Today I will stand at the grave-side of a friend of some forty-four years and speak the words I have spoken so many times before as a priest, a minister, and friend. The words are addressed not to the one who has died, but rather to those of us who will go on living in a world that will no longer experience her laughter, her tears, her heartaches, her joys, and her love. “All mankind is of one author, and is one volume; when one man [woman] dies, one chapter is not torn out of the book, but translated into a better language; and every chapter must be so translated…, wrote John Donne. How will her chapter in the book of life be translated into a better language by those of us who knew her and cared for her? How can that begin today and what words can I say to a grieving family that will initiate that translation into a new and better language?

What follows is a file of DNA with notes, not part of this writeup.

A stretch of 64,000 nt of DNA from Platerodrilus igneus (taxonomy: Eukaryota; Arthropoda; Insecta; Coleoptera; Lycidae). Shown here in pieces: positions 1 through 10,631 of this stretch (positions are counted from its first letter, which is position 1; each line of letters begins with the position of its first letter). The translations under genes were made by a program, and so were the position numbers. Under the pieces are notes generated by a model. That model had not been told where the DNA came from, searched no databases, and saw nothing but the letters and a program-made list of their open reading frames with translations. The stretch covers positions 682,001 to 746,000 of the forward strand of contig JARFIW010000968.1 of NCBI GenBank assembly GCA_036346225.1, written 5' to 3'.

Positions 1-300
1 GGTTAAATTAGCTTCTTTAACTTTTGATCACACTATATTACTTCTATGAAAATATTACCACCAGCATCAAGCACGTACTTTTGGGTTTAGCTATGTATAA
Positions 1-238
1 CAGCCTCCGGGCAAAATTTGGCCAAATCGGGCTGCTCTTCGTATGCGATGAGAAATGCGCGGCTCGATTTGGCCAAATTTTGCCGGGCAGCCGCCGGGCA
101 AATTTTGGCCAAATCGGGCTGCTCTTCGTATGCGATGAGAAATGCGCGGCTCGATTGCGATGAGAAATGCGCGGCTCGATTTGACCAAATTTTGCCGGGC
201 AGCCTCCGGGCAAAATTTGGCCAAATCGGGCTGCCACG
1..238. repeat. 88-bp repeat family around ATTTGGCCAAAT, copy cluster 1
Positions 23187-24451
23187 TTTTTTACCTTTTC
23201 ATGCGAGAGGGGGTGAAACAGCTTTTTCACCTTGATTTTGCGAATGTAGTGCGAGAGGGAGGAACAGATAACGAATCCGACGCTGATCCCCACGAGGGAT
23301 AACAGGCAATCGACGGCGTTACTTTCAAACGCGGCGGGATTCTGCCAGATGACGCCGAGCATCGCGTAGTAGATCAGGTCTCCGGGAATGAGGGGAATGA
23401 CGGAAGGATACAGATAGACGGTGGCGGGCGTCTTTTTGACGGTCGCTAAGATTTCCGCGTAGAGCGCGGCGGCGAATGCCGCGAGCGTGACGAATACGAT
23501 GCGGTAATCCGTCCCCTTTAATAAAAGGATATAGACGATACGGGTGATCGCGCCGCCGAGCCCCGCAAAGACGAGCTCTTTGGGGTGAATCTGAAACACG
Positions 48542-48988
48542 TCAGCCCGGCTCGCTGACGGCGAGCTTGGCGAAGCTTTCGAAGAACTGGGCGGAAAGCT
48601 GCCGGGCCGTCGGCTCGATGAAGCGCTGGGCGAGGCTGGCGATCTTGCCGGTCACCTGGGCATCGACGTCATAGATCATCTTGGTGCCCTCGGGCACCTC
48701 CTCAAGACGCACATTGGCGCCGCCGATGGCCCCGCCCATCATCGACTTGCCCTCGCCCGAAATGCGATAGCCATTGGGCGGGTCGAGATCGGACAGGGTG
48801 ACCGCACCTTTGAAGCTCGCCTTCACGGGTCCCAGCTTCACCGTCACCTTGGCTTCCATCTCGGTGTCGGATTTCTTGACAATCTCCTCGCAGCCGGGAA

There are no words I can say today that will help us understand death, for death will always be a mystery. When Jesus heard of Lazarus’ death, he wept. When Mary Magdalene thought of Jesus in the tomb, she was consumed with grief and mourning. So we will weep today—an appropriate response as we confront the mystery of death.
We live in an aspirin age, when any discussion or mention of death is seen as morbid, or as a betrayal of, or a treason against life. (Elizabeth Kubler Ross, The American Way of Death) Yet it is a reality—a reality that we cannot deny or smooth over with words—nor can we only think of it happening to others—for as Donne pointedly says, “Ask not for whom the bell tolls, it tolls for thee.”
What can be said? Comforting words, yes. Hopeful words, yes. Words of gratitude, yes. Words of faith, yes. I am in the company of Kazantzakis this morning, who wrote, “I had nothing but twenty-six lead soldiers, the twenty-six letters of the alphabet…” to find the words, the right words, and so it is with me. I have twenty-six letters out of which to form words that can translate a beautiful life now gone into a new and better language. Are there any such words? Many poets and song-writers have tried….
By Mary Lee Hall
be not like others sore undone,
who keep long vigil by the silent dust.
For my sake turn again to life and smile,
nerving thy heart and trembling hand
to do something to comfort other hearts than mine.
Complete these dear unfinished tasks of mine
and I perchance may therein comfort you.